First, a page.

Colonel Redfern: Character Analysis in Look Back in Anger

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His Recollections of His Past Life

      Col. Redfern is Alison’s father. According to Jimmy’s description, he is a man who can never forget his past life and still casts “well-fed glances back to the Edwardian twilight from his comfortable, disenfranchised wilderness,” He was the commander of Maharajah’s army in an Indian state till 1947, the time of India’s political liberation from the British. He had been happy and proud to be in a privileged position in the rank of an army officer, and repented at having to depart from India after its independence. Ever since his departure of the Oriental Country, he has been ruminating over the past, much to the amusement of Jimmy. In Act II he says “...I had the Maharajah’s army to command—that was my world and I loved it, all of it. At that time it looked like going on forever when I think of it now, it seems like a dream. If only it could go on forever. Those long cool evening up in the hills, everything purple and golden. Your mother and I were so happy then. It seemed as though we had everything we could even want.” He becomes quite nostalgic when he speaks about his past life of comfort and privilege in India. His regret having to leave India where he had commanded awe and respect is apparent, “ seems like a dream. If only it could go on forever”.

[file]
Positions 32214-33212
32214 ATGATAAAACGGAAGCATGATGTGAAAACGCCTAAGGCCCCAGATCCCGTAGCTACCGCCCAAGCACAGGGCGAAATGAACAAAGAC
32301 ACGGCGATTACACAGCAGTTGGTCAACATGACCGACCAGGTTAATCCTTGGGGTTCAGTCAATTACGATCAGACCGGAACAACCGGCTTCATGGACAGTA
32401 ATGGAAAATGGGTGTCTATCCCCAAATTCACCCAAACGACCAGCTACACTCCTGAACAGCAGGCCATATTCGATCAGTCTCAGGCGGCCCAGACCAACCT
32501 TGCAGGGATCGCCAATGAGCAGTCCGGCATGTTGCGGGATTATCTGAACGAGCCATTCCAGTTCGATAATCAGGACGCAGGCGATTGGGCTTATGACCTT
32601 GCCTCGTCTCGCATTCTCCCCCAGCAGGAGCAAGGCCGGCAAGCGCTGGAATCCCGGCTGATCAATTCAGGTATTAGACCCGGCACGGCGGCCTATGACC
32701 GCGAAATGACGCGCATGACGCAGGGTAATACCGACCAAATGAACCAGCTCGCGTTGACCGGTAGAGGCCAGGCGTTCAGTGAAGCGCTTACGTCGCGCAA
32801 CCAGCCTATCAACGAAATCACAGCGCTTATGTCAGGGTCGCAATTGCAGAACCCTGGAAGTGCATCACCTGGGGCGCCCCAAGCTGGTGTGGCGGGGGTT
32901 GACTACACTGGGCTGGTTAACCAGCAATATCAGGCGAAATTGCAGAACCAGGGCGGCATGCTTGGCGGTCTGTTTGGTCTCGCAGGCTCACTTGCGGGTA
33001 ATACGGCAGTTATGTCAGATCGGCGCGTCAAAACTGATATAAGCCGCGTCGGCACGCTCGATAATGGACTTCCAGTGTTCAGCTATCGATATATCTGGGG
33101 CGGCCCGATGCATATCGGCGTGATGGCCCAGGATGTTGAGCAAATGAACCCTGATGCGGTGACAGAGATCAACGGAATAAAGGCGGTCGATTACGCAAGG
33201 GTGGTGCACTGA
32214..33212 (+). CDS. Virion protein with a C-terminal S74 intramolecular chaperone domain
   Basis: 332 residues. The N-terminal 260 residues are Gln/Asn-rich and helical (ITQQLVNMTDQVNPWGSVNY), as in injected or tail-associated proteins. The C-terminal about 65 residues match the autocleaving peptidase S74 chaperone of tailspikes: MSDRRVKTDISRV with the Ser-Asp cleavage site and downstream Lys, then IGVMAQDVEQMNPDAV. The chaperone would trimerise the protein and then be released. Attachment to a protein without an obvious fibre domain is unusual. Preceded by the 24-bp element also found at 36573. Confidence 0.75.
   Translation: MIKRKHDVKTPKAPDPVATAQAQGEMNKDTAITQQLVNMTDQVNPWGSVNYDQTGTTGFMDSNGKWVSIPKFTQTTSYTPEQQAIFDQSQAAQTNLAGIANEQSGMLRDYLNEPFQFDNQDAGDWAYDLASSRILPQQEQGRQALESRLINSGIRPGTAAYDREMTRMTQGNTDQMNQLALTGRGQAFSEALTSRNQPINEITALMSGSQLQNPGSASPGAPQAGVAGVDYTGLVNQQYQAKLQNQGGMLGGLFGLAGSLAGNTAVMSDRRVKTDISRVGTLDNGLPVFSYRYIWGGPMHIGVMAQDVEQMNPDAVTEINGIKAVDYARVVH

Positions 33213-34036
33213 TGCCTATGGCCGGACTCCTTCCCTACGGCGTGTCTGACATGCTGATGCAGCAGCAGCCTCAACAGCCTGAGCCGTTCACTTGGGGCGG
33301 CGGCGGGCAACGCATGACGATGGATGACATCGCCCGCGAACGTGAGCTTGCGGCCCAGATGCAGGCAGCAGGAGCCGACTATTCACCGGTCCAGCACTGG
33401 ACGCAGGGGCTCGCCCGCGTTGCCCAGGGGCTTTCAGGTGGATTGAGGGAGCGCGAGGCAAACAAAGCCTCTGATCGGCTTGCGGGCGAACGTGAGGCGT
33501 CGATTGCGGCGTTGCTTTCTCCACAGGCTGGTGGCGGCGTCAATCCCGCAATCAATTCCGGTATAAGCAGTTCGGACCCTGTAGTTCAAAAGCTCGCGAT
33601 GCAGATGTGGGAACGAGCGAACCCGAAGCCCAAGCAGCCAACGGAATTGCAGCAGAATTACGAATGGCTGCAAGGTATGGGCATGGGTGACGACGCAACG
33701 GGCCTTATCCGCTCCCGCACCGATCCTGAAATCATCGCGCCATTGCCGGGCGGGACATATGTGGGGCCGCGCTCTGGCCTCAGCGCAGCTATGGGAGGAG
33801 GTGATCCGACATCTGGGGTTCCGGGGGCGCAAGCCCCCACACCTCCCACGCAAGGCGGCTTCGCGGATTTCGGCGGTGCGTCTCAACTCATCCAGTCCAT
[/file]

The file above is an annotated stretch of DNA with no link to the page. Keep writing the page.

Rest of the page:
It was as if his life almost came to an end on the day of his departure from India: “I think the last day the sun shone was when the dirty little train steamed out of the crowded, suffocating Indian station, and the battalion bond playing for all it was worth, I know in my year it was all over then.” He openly regrets at having to leave the place where he and his wife were blissfully happy. His constant reference to the past, more particularly about his wife in India makes him the butt of Jinmy’s ridicule.

A Comic Portrayal of The Colonel